Them Terribles

“Since making the top 12, we’ve been hustling nonstop,” laughed Them Terribles guitarist Jonny Black, 22, about the band’s ongoing fight to stay afloat in MTV2’s annual Dew Circuit Breakout contest. Since signing the band up for the online battle over the summer, Black and his buddies have gone from one in 4,000 to one in six now vying for the prize, which includes a professionally shot video, a televised live concert, and a good deal of free, MTV-approved PR. “Mainly, it’s about the exposure,” said 22-year-old lead singer Matt Green.

Since forming Them Terribles in 2005, the foursome moved to Los Angeles, completed studies at varying institutions (Black is a Loyola Marymount grad, Green put his time in at USC), and moved back to Santa Barbara, the place three of the four had once called home. Green, Black, and drummer Joey Benenati have all known each other since grade school, attending Santa Barbara High and Laguna Blanca, respectively. In 2003, the threesome formed Standard Issue-a punk band that enabled them to collectively fine-tune their musical chops. Soon after, the trio headed to Los Angeles, hooked up with bassist Geoff Franklin, and Them Terribles was born. The sound-which resembled contemporary garage rock “the” bands like The Strokes and The Hives-was more cohesive and mature than Standard Issue’s, but still maintained that pop punk lightheartedness, which kept its musicians from taking themselves too seriously. The band took to playing shows in and around L.A., and scored some free studio time when they won a Los Angeles-based battle of the bands. Songs in hand, Green and his fellow bandmates began the recording process.

Two years, three producers, and a couple of bachelor’s degrees later, the band emerged with Rock, Paper, Terribles; a self-released gem filled to the brim with catchy, rollicking guitar riffs and Green’s distinctly gravelly vocals. The songs range from punk-tinged anthems like “Tangerine,” to the pseudo love ballad, “Bullets and Guns,” which sounds like a cross between Iggy and the Stooges and We Are Scientists. Since returning to S.B., the guys have maintained a steady stream of gigs, most recently hitting the stage at Wildcat, Jensen’s Guitar, and a little Italian-eatery-turned-showspace in Bakersfield, in an attempt to win over new fans and get people to tune in and vote.

“I saw a commercial on TV, and I was like, ‘Eff it. What else are we doing?’ All you had to do was give them a song, a bio, and a picture. That was it.”

But despite their obvious drive, when I met with Black and Green over lunch, they appear simultaneously stoked and nonchalant about their recent rise to small-screen fame. When asked how they even got involved with the Dew Circuit Breakout, Black laughed, “I saw a commercial on TV, and I was like, ‘Eff it. What else are we doing?’ All you had to do was give them a song, a bio, and a picture. That was it.” Lo and behold, a few months later the band received a phone call saying that they had been selected as one of 12 finalists. “[MTV] called and said we had to send them over some footage of us and that they were going to edit it the next day. It was ridiculous,” Black said. The low-quality footage they sent-filmed by a buddy at a show the band had played a while back-was quickly morphed into a TV spot and thrown into the rotation on MTV2. Since making the top six contenders, the channel has sent the pros out to capture Them Terribles as only true music television employees can. The newer version-which features an interview with the band at State Street staple Velvet Jones, as well as an acoustic jam session in the club’s back alleyway-is now being broadcast by the channel around the clock, encouraging viewers to cast their votes online. “I think everyone thought we were film students or Brooks kids,” said Green about the paparazzi-like experience of being followed around downtown by a camera crew.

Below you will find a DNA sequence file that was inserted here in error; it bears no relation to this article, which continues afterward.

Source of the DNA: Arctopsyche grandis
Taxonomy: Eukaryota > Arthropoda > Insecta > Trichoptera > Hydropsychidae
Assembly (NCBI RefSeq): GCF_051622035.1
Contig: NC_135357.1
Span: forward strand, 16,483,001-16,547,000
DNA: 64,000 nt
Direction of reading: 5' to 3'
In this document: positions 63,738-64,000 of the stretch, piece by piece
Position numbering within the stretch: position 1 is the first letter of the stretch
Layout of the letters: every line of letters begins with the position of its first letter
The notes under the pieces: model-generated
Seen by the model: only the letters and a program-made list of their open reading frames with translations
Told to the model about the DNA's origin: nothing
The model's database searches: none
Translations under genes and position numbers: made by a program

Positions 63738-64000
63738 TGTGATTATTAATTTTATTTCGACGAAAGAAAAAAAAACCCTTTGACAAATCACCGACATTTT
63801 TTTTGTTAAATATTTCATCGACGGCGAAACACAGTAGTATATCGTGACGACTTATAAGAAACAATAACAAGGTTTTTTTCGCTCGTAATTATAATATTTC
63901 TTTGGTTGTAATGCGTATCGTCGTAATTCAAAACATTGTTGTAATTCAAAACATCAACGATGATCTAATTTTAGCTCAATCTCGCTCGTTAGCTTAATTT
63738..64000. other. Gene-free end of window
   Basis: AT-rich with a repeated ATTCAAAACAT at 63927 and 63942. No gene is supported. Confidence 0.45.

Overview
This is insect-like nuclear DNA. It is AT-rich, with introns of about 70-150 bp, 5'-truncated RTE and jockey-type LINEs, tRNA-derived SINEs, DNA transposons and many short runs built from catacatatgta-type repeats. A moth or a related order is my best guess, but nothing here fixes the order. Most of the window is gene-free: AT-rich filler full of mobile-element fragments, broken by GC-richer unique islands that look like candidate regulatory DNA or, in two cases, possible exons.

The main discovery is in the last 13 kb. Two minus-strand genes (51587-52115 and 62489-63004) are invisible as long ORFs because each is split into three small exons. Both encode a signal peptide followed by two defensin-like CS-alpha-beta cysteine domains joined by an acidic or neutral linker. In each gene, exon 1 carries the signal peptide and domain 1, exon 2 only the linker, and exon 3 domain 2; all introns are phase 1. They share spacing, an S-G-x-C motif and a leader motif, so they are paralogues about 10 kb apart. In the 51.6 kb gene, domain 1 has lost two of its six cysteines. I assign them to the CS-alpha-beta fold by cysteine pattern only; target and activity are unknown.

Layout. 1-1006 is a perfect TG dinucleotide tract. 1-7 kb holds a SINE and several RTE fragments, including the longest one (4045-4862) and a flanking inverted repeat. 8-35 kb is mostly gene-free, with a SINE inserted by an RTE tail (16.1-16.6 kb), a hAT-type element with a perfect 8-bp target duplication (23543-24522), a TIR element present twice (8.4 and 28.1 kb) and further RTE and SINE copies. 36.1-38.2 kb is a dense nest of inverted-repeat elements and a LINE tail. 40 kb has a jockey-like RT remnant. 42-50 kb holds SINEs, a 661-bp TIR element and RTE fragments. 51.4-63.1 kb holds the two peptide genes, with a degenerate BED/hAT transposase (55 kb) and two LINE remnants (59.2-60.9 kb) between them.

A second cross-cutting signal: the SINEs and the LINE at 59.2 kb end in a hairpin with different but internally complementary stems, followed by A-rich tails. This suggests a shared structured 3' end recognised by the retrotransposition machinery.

The annual contest, which is plugged on the channel and sponsored by Mountain Dew, has been taking place since 2001, and past winners have included such Warped Tour headliners as Thursday, Taking Back Sunday, and Yellowcard, to name a few. In discussion, Black and Green said that MTV seems to truly take care of their winners, noting that recent recipients like Halifax and Hellogoodbye received a massive amount of on-air support since taking home the honor. But Them Terribles aren’t worrying about the winner’s circle quite yet. Since signing the band up for the competition earlier this year, Black and his band mates have maintained a fairly realistic outlook on the events that have transpired. “Some of the bands that are left are more established. They’ve sold thousands of records. I mean, these bands have like 40,000 MySpace friends, where we have like 2,000,” Green said. “And all it takes is sending out one message to all those people :”

Meanwhile, Black explained the crafty little numbers game he’s been playing since Them Terribles made the top six. Because MTV2’s Web site only allows visitors to view the bands’ daily rankings, Black has created a running list of who’s in which place each day. His enthusiasm is contagious, and while I laughed at his excitement over tallying averages, it becomes apparent just how much Black and Green want to win. And with a slew of press, a recent audio appearance on KJEE, and an upcoming “big Thanksgiving show” at Velvet Jones on Friday, November 23, it seems likely that, if nothing else, the boys will have all of Santa Barbara cheering them on through the battle’s final round.


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